A sponsored dobbernationLOVES post.
So you know the March in-like-a-lion-out-like-a-lamb thing, right?
March this year has been a rollercoaster; as I write this, we’re expecting a snowmageddon in Toronto – lucky for me I don’t live in St. John’s, which really got slammed – and spring officially arrives on March 20 so Mother Nature better be making good on the lamb part.
In the meantime, I’ve been enjoying a basket of books while I wait for the weather to warm up. Here: some of my faves.
Pulse Revolution (DK Publishing, 2017) serves up 150 super food vegetarian recipes – super food and vegetarian caught my attention but I had no idea about that pulse thing.
Bet you don’t know either so listen up: pulse comes from the Latin word puls, meaning porridge or thick soup. They’re dried, edible seeds of a legume plant – in unscientific terms, beans, lentils, peas and chickpeas. Oh. And wait. Each of those pulses has tons of varieties – take “beans” and think black, speckled, cannellini, fava, lima . . . you get the idea.
Here’s the super food part: pulses preserve heart health, boost energy, build strong bones, maintain the gut, improve brain function, aid in weight loss and help control diabetes.
Good for you doesn’t score with me if the food tastes bleck though, so are these dishes tasty?
Yup – from breakfast to desserts – pulses are yummy. I suspect you have already sampled pulses in egg dishes, casseroles curries, salads and side dishes so I really need to talk to you about desserts. Seriously.
Strawberry and lentil crisp. Check. White bean crepes with apricot sauce. Check. Adzuki bean chocolate pudding – I need to pause here for a moment while I lick my spoon.
The recipes in this compendium are healthy AND delicious – not a contradiction in terms.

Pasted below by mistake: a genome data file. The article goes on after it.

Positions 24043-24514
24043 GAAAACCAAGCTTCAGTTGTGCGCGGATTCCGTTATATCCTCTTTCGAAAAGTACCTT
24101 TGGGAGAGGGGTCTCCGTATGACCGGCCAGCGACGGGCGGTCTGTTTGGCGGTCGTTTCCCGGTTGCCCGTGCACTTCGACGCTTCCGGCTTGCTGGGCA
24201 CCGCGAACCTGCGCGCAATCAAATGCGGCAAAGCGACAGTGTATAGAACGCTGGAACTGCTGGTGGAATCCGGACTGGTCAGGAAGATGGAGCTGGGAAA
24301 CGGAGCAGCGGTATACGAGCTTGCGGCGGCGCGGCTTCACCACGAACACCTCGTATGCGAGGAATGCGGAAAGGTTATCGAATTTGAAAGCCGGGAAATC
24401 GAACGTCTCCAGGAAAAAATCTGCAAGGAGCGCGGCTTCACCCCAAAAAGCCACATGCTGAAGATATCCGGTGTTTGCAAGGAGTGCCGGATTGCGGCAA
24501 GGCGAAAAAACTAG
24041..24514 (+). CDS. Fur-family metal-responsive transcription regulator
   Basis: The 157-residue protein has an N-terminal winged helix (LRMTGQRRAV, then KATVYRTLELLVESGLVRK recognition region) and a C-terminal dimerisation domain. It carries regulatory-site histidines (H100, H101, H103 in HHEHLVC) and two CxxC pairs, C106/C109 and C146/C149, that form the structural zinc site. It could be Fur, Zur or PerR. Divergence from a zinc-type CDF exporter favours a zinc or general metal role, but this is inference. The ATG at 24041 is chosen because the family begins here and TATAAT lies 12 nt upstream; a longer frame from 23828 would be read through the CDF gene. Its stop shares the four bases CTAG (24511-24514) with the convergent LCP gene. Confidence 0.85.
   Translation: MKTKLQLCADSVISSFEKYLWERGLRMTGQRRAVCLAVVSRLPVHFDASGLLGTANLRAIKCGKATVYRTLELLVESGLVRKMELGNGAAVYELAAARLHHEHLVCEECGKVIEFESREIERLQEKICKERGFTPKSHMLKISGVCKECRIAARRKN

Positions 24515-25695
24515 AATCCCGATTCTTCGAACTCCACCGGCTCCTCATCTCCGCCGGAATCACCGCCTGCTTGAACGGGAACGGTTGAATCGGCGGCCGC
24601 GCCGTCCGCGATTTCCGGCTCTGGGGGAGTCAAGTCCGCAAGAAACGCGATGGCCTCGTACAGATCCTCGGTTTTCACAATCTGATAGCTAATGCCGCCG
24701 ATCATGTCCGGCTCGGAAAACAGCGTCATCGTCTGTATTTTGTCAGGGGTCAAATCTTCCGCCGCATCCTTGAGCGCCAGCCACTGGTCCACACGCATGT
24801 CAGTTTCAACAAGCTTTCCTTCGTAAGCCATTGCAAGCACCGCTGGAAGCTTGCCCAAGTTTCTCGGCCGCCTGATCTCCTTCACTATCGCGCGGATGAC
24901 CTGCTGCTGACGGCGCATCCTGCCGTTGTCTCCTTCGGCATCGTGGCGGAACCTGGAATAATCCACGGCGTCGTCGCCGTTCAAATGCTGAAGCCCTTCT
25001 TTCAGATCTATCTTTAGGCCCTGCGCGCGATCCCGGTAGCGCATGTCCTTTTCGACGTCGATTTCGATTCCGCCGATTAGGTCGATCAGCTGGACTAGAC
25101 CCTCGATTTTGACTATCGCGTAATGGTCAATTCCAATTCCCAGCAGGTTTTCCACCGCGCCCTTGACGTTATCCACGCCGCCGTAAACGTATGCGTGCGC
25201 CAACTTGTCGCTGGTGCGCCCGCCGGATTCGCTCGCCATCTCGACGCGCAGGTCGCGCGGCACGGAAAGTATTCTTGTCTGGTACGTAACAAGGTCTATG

Pruning & Training
If you have a garden, you need Pruning & Training (DK Publishing, 2017). This is like having your dad looking over your shoulder without the annoying Father Knows Best commentary.
Pruning and Training showcases more than 800 plants from ornamental trees like magnolias to shrubs, grasses, vines and more and offers easy-to-follow step-by-step instructions to prune and train them to perfection.
As with all DK’s awesome library of how-to books, Pruning and Training uses a practical A-to-Z approach; content is organized by plant type and in case you’re a visual learner, annotated illustrations make it easy peasy to become a competent plant surgeon.
Now in case you’re muttering about how you don’t have a garden, check out the planter shrubs – balcony perfect. I especially like the flowering ones like the baby Chrysanthemums; Pruning and Training shows you how to build plant cages (that’s a technical horticultural term) and trim and prune them into really beautiful shapes.
So don’t be tight – buy two and give one to mom or dad for Parent’s Day.
Himself by Jess Kidd
Twenty-six-year-old Mahoney arrives in Mulderrig on Ireland’s West Coast, brooding and bent on discovering why his teenage mother, “the curse of the town” abandoned him as a baby at an orphanage in Belfast. Did Orla leave the village with Mahoney in her arms as the town maintains? Or was she murdered?
Teaming up with Mrs. Cauley, an aging and eccentric British actress who’s happiest when she sets Mulderrig’s residents – especially the weasley priest – spinning like tops, , they set out like Mulder and Scully to discover the truth.